Back in 2007, it was reported that a group of transients was evicted from inside the columns of Cabrillo Bridge. A photograph featured in an article showed a makeshift apartment inside the bridge complete with wall and floor coverings, bedding, shelving, clothing rack, and tenant.
This week the Reader reported that transients had again gained entry to the bridge’s interior, this time via manholes and doors. I went to check out the manholes and doors in and around the bridge on July 21. When I arrived early that Friday afternoon, families, couples, joggers, cyclists, and vehicles were traversing the bridge. Looking over the side of the bridge, I saw a jogger in the canyon below as well as movement in what appeared to be a homeless camp under a large bush at the base of the bridge next to the freeway — complete with trash, graffiti, and clothing.
As I walked back toward Sixth Avenue, I saw what appeared to be two homeless men hugging each other goodbye. One went off toward Sixth Avenue, the other into the canyon.
When taking that same exit, to the left I saw an idyllic area with willowy pepper trees and a couple having a picnic. As I was taking photos, a shirtless man with a shopping cart appeared from the bridge. His cart had beer cans, a garment bag, a bicycle wheel, and other things.
I asked if he had seen anyone going into or out of the bridge. With a Southern drawl, he introduced himself as Nick and said that he had not seen anything. "And I'm around here most of the time — every day. I sleep down there in the canyon. If there is anyone living in there? I want to know. Is it scary in there? Is it dark? With my luck, I'd move in there and the big earthquake would happen."
I explained that others had seen people leaving and entering the bridge through the manholes. He said, "I thought there was doors into the bridge but they are locked. I wouldn't even go in them if they were unlocked."
Nick told me he was heading to San Francisco as soon as he can afford a Greyhound Bus ticket. He said he spent eight hours collecting aluminum cans the other day and ended up with $4.37. He has tried to get day-labor work while standing outside a Home Depot, but "the Mexicans told me I wasn't welcome. I was, like, ‘Well, how are you going to tell me…’ but the people grabbed them instead. I was, like, really? I'll work for just as cheap." Nick said he sometimes gets judged because of all his tattoos.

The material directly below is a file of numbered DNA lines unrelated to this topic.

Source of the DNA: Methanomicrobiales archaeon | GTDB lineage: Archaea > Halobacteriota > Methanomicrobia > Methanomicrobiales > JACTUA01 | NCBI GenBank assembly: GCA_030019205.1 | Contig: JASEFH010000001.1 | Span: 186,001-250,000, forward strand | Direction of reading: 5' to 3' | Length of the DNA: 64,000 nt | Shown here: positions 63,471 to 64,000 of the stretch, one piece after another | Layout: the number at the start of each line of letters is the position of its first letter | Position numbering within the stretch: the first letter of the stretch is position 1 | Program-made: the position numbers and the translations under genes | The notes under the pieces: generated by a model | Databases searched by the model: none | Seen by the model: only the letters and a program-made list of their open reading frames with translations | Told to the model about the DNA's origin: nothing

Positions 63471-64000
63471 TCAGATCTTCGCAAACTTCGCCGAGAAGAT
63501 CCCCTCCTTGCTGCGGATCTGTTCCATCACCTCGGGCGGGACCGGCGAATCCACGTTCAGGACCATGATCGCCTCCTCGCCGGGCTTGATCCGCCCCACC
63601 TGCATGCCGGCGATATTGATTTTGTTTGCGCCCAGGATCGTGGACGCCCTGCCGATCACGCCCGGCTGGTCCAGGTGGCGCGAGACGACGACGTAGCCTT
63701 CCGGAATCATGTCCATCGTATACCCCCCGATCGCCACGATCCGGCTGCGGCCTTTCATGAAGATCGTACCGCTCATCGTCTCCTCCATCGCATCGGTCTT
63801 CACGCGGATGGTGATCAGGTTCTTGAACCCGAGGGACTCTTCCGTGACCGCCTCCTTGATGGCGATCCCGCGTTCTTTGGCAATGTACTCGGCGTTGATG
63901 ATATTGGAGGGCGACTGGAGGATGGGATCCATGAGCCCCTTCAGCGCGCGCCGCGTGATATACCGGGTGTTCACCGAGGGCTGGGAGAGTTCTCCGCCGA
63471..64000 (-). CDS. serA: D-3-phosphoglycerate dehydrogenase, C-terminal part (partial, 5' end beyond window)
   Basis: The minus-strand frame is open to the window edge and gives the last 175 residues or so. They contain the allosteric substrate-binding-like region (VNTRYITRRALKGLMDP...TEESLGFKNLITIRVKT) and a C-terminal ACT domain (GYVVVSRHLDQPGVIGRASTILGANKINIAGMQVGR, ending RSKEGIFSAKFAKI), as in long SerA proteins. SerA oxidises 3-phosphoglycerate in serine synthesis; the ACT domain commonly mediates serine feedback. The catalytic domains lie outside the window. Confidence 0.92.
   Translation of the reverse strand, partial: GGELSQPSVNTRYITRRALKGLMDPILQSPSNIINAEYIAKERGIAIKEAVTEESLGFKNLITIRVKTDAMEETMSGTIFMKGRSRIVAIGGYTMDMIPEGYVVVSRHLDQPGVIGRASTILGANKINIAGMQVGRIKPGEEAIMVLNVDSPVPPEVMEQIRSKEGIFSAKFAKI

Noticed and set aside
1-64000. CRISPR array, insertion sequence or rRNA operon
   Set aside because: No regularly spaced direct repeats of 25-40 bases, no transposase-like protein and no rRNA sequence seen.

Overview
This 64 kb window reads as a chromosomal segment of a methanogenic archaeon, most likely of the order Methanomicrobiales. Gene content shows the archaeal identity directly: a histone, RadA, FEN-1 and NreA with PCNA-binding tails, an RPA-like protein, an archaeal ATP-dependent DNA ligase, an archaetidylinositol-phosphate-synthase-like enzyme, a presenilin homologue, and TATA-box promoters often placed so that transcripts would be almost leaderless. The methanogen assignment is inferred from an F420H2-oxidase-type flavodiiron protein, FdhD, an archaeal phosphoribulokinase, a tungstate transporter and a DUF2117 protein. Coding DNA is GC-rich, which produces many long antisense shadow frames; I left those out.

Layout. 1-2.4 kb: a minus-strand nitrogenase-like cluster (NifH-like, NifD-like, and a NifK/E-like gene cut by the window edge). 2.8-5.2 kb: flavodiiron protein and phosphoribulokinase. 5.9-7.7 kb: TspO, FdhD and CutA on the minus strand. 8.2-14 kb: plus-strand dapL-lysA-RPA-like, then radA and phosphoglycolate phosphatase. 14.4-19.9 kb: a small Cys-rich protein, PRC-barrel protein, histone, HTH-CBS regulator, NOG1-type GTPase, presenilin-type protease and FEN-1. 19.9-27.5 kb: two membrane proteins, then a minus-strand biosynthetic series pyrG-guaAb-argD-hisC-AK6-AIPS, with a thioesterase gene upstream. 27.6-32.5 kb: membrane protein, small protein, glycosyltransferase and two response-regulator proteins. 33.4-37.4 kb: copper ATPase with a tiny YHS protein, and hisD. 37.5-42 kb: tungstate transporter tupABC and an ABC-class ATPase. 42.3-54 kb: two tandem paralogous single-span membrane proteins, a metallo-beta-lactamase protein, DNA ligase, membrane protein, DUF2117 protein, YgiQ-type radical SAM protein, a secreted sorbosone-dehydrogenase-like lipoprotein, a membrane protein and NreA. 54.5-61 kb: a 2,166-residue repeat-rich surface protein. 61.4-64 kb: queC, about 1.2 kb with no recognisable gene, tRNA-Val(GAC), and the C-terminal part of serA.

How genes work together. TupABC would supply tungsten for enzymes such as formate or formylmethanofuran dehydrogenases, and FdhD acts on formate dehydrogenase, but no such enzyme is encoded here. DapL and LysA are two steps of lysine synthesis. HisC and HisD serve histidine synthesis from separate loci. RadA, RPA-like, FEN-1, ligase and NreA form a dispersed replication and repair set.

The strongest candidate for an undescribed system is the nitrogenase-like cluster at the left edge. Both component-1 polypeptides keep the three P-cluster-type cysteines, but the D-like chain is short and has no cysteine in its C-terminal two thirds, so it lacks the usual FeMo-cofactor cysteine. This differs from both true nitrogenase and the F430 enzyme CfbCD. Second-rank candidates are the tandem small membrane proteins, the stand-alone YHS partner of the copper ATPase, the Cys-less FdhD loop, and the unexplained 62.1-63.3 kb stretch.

Originally from Mississippi, Nick said he used to work in a slaughterhouse. "I didn't kill the animals. I just helped herd them into where they were and then threw them on a table and someone else chopped them up."
Nick then told me he couldn't eat chicken anymore because they served it too often in jail. He said he was incarcerated for running moonshine.
Nick said he landed in San Diego when his grandfather passed away. His foster mother lives in San Francisco now and has a job lined up for him if he can get up there. He said his RV, dog, and motorcycle were stolen when he made a stop at Denny's on his way out of San Diego.
I asked if it was okay to take his photo for this article if I hid part of his face and he said, "I, I, I don't mind, I was on that TV show Lockup.”
Balboa Park's councilmember Chris Ward is on the homeless task force, which is focusing on how to help people like Nick. Their first meeting was held in June; the next meeting is scheduled for September 13.
Ward will likely be discussing his recent visit to a tiny homes village in Seattle. The tiny homes serve as temporary housing until permanent housing can be located.